Measles outbreak includes five Disney theme park employees
A recent measles outbreak traced to Disney theme parks in California includes five park employees who were infected, officials said Tuesday.
Of the five employees at Disneyland and Disney California Adventure in Anaheim, three have fully recovered and returned to work, and two remain off, said Dr. Pamela Hymel, the chief medical officer for Walt Disney Parks and Resorts.
All of Disney's "cast members," as it calls park employees, have been offered immunity tests and vaccinations since the company first heard of the outbreak Jan. 7, Hymel said. Those who have been in close contact with infected employees are put on paid leave until their immunity can be established.
Several dozen measles cases have emerged in California, four other states and Mexico in the outbreak linked to December visits to Disney theme parks in Orange County.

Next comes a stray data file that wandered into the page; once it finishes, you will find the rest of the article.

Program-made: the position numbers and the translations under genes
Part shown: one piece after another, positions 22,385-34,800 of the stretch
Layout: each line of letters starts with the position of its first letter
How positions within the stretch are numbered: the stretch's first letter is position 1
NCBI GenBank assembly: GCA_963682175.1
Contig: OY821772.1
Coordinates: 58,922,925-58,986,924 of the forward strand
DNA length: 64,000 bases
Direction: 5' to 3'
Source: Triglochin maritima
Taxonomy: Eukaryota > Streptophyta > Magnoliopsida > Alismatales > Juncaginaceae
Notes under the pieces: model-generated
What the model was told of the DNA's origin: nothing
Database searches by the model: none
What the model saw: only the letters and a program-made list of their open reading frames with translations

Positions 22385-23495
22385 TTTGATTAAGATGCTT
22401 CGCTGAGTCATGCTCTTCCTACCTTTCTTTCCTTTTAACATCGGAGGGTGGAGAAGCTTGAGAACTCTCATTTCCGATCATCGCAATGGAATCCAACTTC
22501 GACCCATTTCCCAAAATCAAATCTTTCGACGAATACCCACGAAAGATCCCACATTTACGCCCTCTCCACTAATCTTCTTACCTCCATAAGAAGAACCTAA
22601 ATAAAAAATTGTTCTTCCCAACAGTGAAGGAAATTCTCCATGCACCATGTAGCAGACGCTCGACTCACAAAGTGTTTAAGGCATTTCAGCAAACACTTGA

Oregon became the latest state affected Tuesday when state officials confirmed that a Eugene man in his 40s had contracted the disease after visiting Disney parks.
Orange County has confirmed 18 cases there in the past month, though six were not connected to the theme parks, said its health agency spokeswoman Deanne Thompson.
At nearby Huntington Beach High School, at least 23 unvaccinated students have been sent home after a student was confirmed to be infected with measles.
Students without a measles vaccination were told to stay home until Jan. 29 to avoid a spread of the disease that has symptoms including fever and a blotchy body rash.
State law requires schoolchildren to get vaccinated to protect against measles, mumps and rubella, but parents can get an exemption by signing a personal belief waiver.
Many parents who reject vaccines or delay them fear there are links between the vaccines and medical conditions such as autism. Numerous studies have dismissed an autism link.
"It is at large in the community now, and particularly infants too young to be immunized, people with other health conditions and, of course, people who aren't immunized need to be very concerned," Thompson said.
She added that unvaccinated people "really should rethink that and consider getting vaccinated."
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